“WannaCry” ransomware hits 12 Australian small businesses: Four ways to protect your systems

SmartCompany, May 16, 2017

This morning [16/5] Minister Assisting the Prime Minister for Cyber Security Dan Tehan revealed 12 Australian small businesses had been hit with the ransomware attack, and more are expected to emerge as the week progresses.

Read more: Aussie SMEs urged to update their systems after huge “WannaCry” ransomware attack

“This ransomware attack is a wake-up call to all Australian businesses to regularly backup their data and install the latest security patches.” Minister Tehan said in a statement.

“Small business owners should be pro-active about their cyber security in the wake of this ransomware campaign affecting computers around the world.”

Although inroads have been made to combat the attack, the malicious software continues to spread, taking advantage of an exploit found in unpatched versions of Microsoft Windows. Currently, the hackers have recouped a total of $US59,061 ($79,522) in untraceable digital currency Bitcoin, an amount which continues to increase as more users cough up the $300 ransom to retrieve their files.

These attacks can hurt not just your wallet: They can also cause unnecessary stress and affect productivity. Experts have advised businesses to respond quickly if affected, and make sure their systems are protected from this attack.

Here are four ways to protect your systems from this latest strain of ransomware.

1. Update your system immediately

The attack takes advantage of a critical exploit in older versions of Windows that was uncovered by the US National Security Agency earlier this year. After the vulnerability was uncovered, Microsoft released a patch in March for all affected systems and urged users to update to ensure protection.

Users Windows 10 are not vulnerable to the exploit, but older systems, such as Windows 8/7/Vista/XP, can be affected. Mac or Linux-based system have not been hit so far.

Cyber security expert Troy Hunt told SmartCompany yesterday that if a business has kept its systems up-to-date, the WannaCry ransomware is a “non-event”.

“This malware is targeting a vulnerability patched two months ago, so for businesses keeping their systems updated, this is a non-event,” he said.

“It’s amazing we’re seeing this problem at all, organisations have had a two-month lead time to patch this exploit.”

Windows systems can be updated via the inbuilt auto-update application which automatically receives all the latest security patches direct from Microsoft. The company provides a guide on here.

2. Disable the SMB protocol

For some businesses, updating your operating system can break more things than it fixes, because some update-averse business-critical software relying on certain versions of Windows in order to function correctly.

Large technology ecosystems like the UK’s National Health Service, which was heavily disrupted by the WannaCry ransomware, often rely on specific versions of operating systems and other software to ensure interoperability.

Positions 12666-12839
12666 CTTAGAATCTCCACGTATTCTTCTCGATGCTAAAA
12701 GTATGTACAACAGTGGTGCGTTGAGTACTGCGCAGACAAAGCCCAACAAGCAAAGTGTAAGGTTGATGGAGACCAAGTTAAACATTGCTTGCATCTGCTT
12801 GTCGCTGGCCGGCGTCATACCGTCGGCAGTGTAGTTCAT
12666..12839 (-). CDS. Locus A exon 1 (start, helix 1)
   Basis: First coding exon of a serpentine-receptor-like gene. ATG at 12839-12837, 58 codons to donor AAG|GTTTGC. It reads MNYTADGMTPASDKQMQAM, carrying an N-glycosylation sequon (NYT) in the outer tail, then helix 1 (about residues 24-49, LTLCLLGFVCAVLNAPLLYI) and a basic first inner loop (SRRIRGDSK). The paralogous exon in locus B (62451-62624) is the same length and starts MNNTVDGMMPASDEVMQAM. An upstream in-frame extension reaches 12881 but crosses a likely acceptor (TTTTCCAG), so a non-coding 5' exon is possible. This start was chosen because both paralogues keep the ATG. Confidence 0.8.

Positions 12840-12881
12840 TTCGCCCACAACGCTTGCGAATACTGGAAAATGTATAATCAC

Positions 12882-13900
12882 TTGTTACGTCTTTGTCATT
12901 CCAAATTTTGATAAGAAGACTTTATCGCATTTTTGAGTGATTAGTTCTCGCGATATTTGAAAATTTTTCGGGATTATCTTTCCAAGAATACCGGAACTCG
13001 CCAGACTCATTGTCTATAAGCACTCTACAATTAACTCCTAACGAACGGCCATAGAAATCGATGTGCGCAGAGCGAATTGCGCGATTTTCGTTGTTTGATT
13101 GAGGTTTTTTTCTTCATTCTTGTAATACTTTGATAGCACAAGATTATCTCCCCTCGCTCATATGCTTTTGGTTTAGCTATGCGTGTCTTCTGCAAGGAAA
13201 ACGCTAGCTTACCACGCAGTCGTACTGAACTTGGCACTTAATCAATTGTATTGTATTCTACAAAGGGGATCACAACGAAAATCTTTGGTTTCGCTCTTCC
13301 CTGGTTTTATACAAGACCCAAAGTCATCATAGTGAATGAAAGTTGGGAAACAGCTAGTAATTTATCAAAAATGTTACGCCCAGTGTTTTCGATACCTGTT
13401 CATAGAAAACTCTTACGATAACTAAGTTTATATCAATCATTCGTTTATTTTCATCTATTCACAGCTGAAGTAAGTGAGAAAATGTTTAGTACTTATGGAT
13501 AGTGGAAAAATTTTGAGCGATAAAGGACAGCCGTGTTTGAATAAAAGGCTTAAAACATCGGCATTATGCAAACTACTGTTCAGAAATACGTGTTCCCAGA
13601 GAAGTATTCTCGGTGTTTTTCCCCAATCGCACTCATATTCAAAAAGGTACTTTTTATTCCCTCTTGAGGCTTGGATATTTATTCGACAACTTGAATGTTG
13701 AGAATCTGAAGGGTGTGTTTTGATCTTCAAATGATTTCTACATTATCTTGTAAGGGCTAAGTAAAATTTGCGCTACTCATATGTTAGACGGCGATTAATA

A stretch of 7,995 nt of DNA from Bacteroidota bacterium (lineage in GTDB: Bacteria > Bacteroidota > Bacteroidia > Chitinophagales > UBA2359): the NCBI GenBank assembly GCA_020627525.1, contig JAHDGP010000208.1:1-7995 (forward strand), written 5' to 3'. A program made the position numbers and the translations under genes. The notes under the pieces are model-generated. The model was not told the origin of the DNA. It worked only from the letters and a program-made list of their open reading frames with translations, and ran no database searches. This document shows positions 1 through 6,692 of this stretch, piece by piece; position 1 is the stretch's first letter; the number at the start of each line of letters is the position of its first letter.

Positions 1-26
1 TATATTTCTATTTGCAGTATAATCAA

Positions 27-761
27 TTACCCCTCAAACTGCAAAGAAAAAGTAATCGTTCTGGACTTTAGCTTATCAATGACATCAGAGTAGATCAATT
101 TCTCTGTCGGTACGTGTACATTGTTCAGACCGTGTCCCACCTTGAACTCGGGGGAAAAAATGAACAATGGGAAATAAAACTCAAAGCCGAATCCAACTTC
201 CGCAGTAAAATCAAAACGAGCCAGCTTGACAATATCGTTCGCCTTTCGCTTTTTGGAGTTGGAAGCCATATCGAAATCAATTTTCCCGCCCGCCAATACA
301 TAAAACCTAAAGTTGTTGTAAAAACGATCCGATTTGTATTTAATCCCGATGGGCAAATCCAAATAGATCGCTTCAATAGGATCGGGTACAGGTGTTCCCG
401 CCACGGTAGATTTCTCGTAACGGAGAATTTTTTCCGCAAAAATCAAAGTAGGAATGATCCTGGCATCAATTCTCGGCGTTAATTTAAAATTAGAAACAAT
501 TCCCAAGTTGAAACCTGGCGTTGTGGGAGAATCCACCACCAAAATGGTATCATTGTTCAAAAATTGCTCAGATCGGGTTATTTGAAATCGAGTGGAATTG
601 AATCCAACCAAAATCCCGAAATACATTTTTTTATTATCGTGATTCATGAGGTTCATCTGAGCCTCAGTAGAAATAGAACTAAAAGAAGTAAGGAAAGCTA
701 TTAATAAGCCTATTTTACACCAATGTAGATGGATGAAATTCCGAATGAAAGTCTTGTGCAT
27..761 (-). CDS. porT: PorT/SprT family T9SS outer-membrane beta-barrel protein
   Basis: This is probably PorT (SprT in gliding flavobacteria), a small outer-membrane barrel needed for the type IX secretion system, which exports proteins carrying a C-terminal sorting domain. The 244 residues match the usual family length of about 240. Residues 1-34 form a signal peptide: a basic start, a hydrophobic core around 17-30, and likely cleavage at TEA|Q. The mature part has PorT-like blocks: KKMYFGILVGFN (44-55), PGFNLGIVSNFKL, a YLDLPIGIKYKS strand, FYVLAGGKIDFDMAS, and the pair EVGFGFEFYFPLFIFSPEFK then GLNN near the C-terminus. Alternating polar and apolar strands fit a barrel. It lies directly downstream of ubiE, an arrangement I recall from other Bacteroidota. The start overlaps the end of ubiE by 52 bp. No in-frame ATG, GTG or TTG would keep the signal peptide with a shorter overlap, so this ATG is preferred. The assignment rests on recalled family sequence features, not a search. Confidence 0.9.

For businesses in this situation, a workaround is available. The ransomware takes advantage of a vulnerability in Windows’ SMBv1 protocol, which Hunt describes as a way for computers to “run remote commands on another machine”.

Disabling this protocol can prevent the vulnerability because you’re preventing the hackers from gaining entry.

Depending on your Windows version, disabling the SMBv1 protocol is fairly simple. For users on Windows 7/8/10, simply use the search function to navigate to “Windows Features”. In the list of features, you will see an option labelled “SMB1.0/CIFS File Sharing Support”.

Disabling that option and restarting your computer will prevent the ransomware from spreading to your computer. Microsoft has more information on how to disable SMB features on its website.

3. Backup your files

You’ve heard the golden rule “always back up your files” countless times, but in this case, that advice is just as relevant as ever.

Ransomware works by encrypting your precious data and demanding payment for the release of this, eventually threatening deletion if the ransom is not paid by a certain time. Hunt advises businesses to backup frequently, as doing so can turn a ransomware attack from a big issue into a minor annoyance.

“The whole idea of ransomware is for it to get its hands on every file it can find and encrypt it, so if you can just wipe your machine and restore from a backup, then it’s not an issue,” Hunt said.

“It’s not fun, but there’s a big difference between some downtime and a loss of work.”

For SMEs backing their systems up on-site, ensuring those systems can’t also be compromised by spreading malware is essential, with businesses advised to keep them disconnected from online computers unless backing up.

The easiest solution is cloud-based backup believes Hunt, which can be set to automatically sync files every day whilst also being exempt from system-wide ransomware attacks.

4. Educate yourself and your staff

Given small businesses lost over $2 million to scams over 2016, getting everyone in the business on the same page when it comes to cyber security can bring some peace of mind.

Dodgy-yet-legitimate phishing email attacks are becoming increasingly common, with Australian businesses being hit by a new one every week. These attacks can bring ransomware or keyloggers into your system, or masquerade as an unpaid invoice for time-poor business owners to pay.

The experts have previously explained biggest cyber-security threats for SMEs for SmartCompany. Reviewing these can lessen the impact if you are hit by cyber-attacks, and briefing your staff can help them alert you to any tell-tale signs of a breach.